Outlined below is a simple five step program for buying a home. So, if you are a first time home buyer and have ever wondered what basic steps are to buying a home, there are five simple steps to take towards home ownership.
Step 1: Get your finances in order by pre-qualifying for a mortgage
At some point in the home buying process, usually early on, you will want to get “pre-qualified” for a mortgage. That means talking with a lender to determine if they’ll consider loaning you money for a mortgage. You can contact a bank, savings and loan, credit union or lending institution to get pre-qualified. Many lenders can qualify you quickly and over the phone so you’ll know right away if you can purchase a home.
You will most likely speak with a loan officer. He or she will want to know some basic information like how much you make, what recurring debts you have (car payments, student loans, credit cards). You may be asked for your social security number since they will want to “pull” your credit history (your track record for repayment of loans and obligations) in order to obtain your credit score from Experian, Transunion, and/or Equifax (these are the three credit reporting agencies). If you have been paying your bills on-time and have not gone bankrupt in the past, you are likely to have credit score that could qualify you for a loan program.
Later you will make written application for a mortgage. But, that often comes after you’ve found the house you want to buy and have negotiated the sales price and other terms. Then, later in the process, you will have “loan approval” once you have satisfied all the banks conditions. Then you will be ready to close.
Step 2: Find a Realtor and start looking for a home
Most sellers will be working with a real estate agent to market their home to prospective buyers. Sellers’ agents put listing information into a database call multiple listing service or “MLS” for short. The local MLS is the starting point from where listing information about homes for sale is propagated all over the Internet.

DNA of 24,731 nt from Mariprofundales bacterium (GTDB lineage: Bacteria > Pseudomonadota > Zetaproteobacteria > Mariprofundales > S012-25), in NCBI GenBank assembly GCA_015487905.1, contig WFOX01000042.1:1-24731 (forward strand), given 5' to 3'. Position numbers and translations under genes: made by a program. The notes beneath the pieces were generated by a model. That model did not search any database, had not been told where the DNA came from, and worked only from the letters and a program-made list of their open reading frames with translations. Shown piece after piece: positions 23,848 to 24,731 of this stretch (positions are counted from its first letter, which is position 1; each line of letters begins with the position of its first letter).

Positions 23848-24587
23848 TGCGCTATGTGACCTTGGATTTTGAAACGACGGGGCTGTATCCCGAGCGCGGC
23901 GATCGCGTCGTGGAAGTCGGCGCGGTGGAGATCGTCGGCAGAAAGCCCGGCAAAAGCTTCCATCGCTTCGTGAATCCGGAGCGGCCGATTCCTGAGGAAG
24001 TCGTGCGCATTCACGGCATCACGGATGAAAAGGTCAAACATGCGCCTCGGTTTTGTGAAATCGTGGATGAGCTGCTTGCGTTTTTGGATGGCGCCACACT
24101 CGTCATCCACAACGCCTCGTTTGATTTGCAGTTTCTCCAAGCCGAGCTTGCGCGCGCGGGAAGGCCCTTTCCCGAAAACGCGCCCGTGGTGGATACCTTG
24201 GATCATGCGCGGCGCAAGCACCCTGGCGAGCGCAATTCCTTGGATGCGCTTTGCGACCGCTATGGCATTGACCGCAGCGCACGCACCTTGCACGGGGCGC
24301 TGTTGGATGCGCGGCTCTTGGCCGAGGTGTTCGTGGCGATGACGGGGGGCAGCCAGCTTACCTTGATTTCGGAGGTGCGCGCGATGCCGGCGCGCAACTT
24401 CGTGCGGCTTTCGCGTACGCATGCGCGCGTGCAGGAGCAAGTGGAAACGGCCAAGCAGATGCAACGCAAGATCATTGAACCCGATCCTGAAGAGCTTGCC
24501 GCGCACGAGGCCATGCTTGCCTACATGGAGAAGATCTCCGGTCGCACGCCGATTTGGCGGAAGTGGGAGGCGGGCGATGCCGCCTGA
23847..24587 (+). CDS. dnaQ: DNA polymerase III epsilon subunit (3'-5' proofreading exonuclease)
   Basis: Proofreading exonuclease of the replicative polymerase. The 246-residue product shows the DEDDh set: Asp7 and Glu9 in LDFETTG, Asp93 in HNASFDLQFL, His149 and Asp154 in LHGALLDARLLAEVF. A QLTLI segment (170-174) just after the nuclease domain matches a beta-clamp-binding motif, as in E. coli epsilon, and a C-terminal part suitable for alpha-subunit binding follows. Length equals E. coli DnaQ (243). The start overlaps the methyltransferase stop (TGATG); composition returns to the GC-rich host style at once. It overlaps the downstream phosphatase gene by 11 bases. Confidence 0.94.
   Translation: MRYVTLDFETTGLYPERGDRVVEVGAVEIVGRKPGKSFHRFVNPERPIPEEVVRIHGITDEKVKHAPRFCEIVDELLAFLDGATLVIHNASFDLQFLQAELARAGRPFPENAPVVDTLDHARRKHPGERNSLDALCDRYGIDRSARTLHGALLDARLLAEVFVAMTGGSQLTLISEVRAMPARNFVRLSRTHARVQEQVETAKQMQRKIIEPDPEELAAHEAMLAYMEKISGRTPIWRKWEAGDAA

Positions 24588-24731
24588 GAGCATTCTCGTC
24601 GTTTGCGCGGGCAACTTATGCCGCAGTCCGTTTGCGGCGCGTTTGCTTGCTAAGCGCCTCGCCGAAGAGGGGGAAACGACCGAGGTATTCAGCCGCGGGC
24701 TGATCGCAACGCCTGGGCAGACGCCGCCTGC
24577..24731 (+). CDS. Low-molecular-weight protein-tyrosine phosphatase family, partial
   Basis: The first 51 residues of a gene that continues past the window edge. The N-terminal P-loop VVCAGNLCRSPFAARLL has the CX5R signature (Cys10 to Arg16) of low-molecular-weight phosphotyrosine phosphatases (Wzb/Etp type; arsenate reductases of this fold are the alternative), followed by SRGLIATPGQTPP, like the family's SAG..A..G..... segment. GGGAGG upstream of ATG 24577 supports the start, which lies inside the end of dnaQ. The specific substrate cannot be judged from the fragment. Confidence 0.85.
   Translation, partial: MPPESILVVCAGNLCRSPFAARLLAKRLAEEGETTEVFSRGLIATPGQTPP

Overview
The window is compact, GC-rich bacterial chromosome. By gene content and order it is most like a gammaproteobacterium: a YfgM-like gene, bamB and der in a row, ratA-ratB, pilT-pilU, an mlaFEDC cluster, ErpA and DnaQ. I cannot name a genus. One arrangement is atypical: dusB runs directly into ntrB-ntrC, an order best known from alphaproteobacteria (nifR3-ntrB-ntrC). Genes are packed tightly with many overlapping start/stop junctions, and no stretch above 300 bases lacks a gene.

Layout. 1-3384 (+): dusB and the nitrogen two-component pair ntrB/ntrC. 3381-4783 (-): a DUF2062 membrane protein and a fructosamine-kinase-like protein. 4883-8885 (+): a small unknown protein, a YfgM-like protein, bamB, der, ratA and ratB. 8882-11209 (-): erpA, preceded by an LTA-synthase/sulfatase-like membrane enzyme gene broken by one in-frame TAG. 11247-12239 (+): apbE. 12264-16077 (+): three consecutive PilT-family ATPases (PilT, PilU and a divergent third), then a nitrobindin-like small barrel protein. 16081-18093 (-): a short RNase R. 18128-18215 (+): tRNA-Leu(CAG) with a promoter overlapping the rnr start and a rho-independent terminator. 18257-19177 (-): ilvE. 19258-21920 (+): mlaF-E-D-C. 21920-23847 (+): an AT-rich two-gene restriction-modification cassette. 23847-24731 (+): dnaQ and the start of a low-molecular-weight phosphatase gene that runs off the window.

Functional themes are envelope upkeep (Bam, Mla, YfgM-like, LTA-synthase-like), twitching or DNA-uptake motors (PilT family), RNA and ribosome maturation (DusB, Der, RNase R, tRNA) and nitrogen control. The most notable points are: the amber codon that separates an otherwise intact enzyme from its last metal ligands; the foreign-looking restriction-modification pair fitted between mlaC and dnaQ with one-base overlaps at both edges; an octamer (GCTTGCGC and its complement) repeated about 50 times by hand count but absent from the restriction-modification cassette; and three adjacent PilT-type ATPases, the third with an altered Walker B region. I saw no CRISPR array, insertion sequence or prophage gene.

Real estate agents have access to the MLS and can help you in your search for a new home. Consumer websites, such as Realtor.com or Zillow.com to name just two, are great, but the information they contain may be less than what is available to a Realtor who has access the MLS. For example, consumer website provide basic search capabilities but Realtors can perform very sophisticated searches, for example, searches based on water depth for waterfront home or for pet-friendly rental listings.
You might want to interview several Realtors before you start working with them. Real estate professionals can be experienced or inexperienced, know the area you are looking in or not, have worked with other buyers purchasing the type of home you are considering or not. Skills and experience can vary greatly from real estate professional to real estate professional. You will probably want to work with an agent that has the your same style. So, if you use text messaging as your primary means of communication, make sure you’re working with a real estate professional that is up on all the current technology.
Some real estate professionals will work with you initially without an exclusive buyer agency agreement and some will not. Don’t be afraid of a buyer representation agreement. All it really means is that if you purchase a home where that agent represents you, they are guaranteed compensation. In Maryland, don’t assume that the agent can or does represent you when you go look at a home. Agency comes in several different flavors, including seller agency, buyer agency, presumed buyer agency, dual agency, inter-company agency, secret agency (OK, well not secret agency, you’ve got to have a sense of humor sometimes about this stuff!). Maryland law requires that licensees (salesperson, associate broker and broker) discuss with you the types of agency (or representation) available to you at the first scheduled meeting.
You will probably look at one or a dozen and one homes before deciding which one to purchase. If you are browsing the Internet you will have toured tens of homes, maybe even hundreds of homes before deciding which one to set foot in. If the listing has only one picture or has only pictures of the exterior you likely to ask “what are they hiding at that house”. So when you start searching for a home online, you will have toured, at least virtually, many homes before actually scheduling an appointment to see it in person. Once you are at the house, take your time, look around, open doors, just explore. You will know when it “just the right house”.